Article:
Thursday, February 28, 2019

Elijah Cummings, Enabler


Closing Wednesday's hearing with Michael Cohen, House Oversight Committee chairperson Elijah Cummings Of Maryland delivered a statement described as "stunning" and "riveting." Charlie Pierce recognized it as an effort at "reassertion of democratic forms and norms, institutions and prerogatives," such as when Cummings asserted

When we're dancing with the angels, the question will be asked, in 2019, what did we do to make sure we kept our democracy intact? Did we stand on the sidelines and do nothing? Did we play games, and I'm tired of these statements where, "Oh, this is the first hearing..." This is not the first hearing. The first hearing was in regard to prescription drugs. Remember? A lady sat there, and her daughter died because she couldn't get $333 a month in insulin. That was our first hearing. Second hearing, HR 1, voting rights. Corruption in government. Come on now. We can do more than one thing and we have got to get back to normal.

 But on another matter, count Cummings' approach as a FAII, long-term.. Let Vox's Dara Lind set it up with

But the most contentious moments between Democrats and Republicans on the committee were about racism — or rather, whether it was appropriate to use the word “racist” to describe first Trump himself, and then Rep. Mark Meadows (R-NC).

The exchanges — a morning back-and-forth between Cohen and Meadows, followed by a very heated argument between Meadows and Rep. Rashida Tlaib (D-MI) at the end of the day — exhibited a lot of the worst problems with the way people talk about racism in the early 21st century, and Trump’s racism in particular.

Cohen accused Trump of being “a racist” as a way to establish that Trump was a bad person. Meadows countered it by pointing out an individual black person close to Trump: former Trump Organization employee and current Housing and Urban Development official Lynne Patton.

This is not is a helpful way to talk about racism. But when Tlaib and Rep. Ayanna Pressley (D-MA) pointed this out during their questioning, they were accused of violating congressional decorum.

Tlaib said Meadows’s use of Patton as a “prop” was a “racist act” — an accusation Meadows took as an allegation that he himself was a racist. Meadows’s ensuing effort to defend himself against the accusation Tlaib wasn’t making culminated with an awkward profession that he counts Committee Chair Elijah Cummings, who is black, as a friend.

Lind then explains what should be clear but isn't:

Meadows didn’t quite pull the full “I have a black friend” maneuver, in which an individual defends against claims of racism by saying they respect individual black people — instead, he paraphrased Patton’s own assessment that Trump isn’t a racist. But he is saying that because a black woman who has known Trump for years says that Trump is not a racist, he cannot actually be a racist.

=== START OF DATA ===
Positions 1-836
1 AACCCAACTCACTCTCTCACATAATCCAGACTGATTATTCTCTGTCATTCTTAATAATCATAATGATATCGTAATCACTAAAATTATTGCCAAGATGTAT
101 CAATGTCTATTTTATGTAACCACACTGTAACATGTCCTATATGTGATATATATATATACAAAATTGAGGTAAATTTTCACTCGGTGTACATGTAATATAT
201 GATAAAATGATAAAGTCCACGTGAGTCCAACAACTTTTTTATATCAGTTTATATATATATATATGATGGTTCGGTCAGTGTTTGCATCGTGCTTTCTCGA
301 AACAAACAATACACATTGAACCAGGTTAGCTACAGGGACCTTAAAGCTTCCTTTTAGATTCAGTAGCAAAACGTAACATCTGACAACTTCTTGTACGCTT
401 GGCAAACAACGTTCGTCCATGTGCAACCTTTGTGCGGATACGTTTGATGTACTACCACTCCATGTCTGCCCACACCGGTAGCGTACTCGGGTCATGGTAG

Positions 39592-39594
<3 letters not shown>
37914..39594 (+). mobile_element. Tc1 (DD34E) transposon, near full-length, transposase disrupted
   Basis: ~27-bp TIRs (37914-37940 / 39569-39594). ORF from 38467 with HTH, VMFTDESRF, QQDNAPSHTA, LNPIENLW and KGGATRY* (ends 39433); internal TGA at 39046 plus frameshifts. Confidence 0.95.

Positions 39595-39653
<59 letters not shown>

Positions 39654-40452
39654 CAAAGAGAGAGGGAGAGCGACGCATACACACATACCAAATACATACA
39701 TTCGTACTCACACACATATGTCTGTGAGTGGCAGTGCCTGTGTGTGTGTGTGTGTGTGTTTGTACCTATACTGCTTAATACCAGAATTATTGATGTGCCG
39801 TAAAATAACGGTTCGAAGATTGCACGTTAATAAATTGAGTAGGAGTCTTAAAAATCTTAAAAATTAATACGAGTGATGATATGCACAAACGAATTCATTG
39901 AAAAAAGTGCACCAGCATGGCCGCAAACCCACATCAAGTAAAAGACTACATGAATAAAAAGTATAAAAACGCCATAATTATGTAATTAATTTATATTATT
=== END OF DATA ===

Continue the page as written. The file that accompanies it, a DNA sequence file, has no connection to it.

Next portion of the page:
It is not a helpful- or honest- way of talking about race.  Meadows' ploy was reminiscent of the 1950s-1960s "some of my best friends are colored" line (which suggests the meaninglessness of having elected a black President).  Although some people making that claim in a presumably less-sophisticated age were lying, it's likely many were telling the truth.

Yet, instead of Cummings stating simply that as an African-American and congressman he is confident that Meadows is not racist, he reinforced the North Carolinian's argument.  After assuring the committee that Tlaib was not accusing Meadows of being a racist, Cummings asserted "First of all, I want to thank the gentleman for what you said. If there is anyone who is sensitive in regards to race, it's me. "

Sensitivity, however, is not the same as wisdom. Cummings added

Mr. Meadows, you know, and of all the people on this committee, I've said it and gotten in trouble for it- that you're one of my best friends. I know that shocks a lot of people... And I can see and feel your pain. I feel it.

That shouldn't shock anyone because racially-biased whites can have black friends. A 2009 Pew survey found that 86% of whites, as noted here,  "who think that most blacks aren’t intelligent, law-abiding, honest, hard-working and/or generous have African American friends."

Whether Meadows is an actual "racist," fitting the textbook definition of racist, here is the fellow whose pain Representative Cummings feels:







Everyone should be allowed one stupid statement, though...






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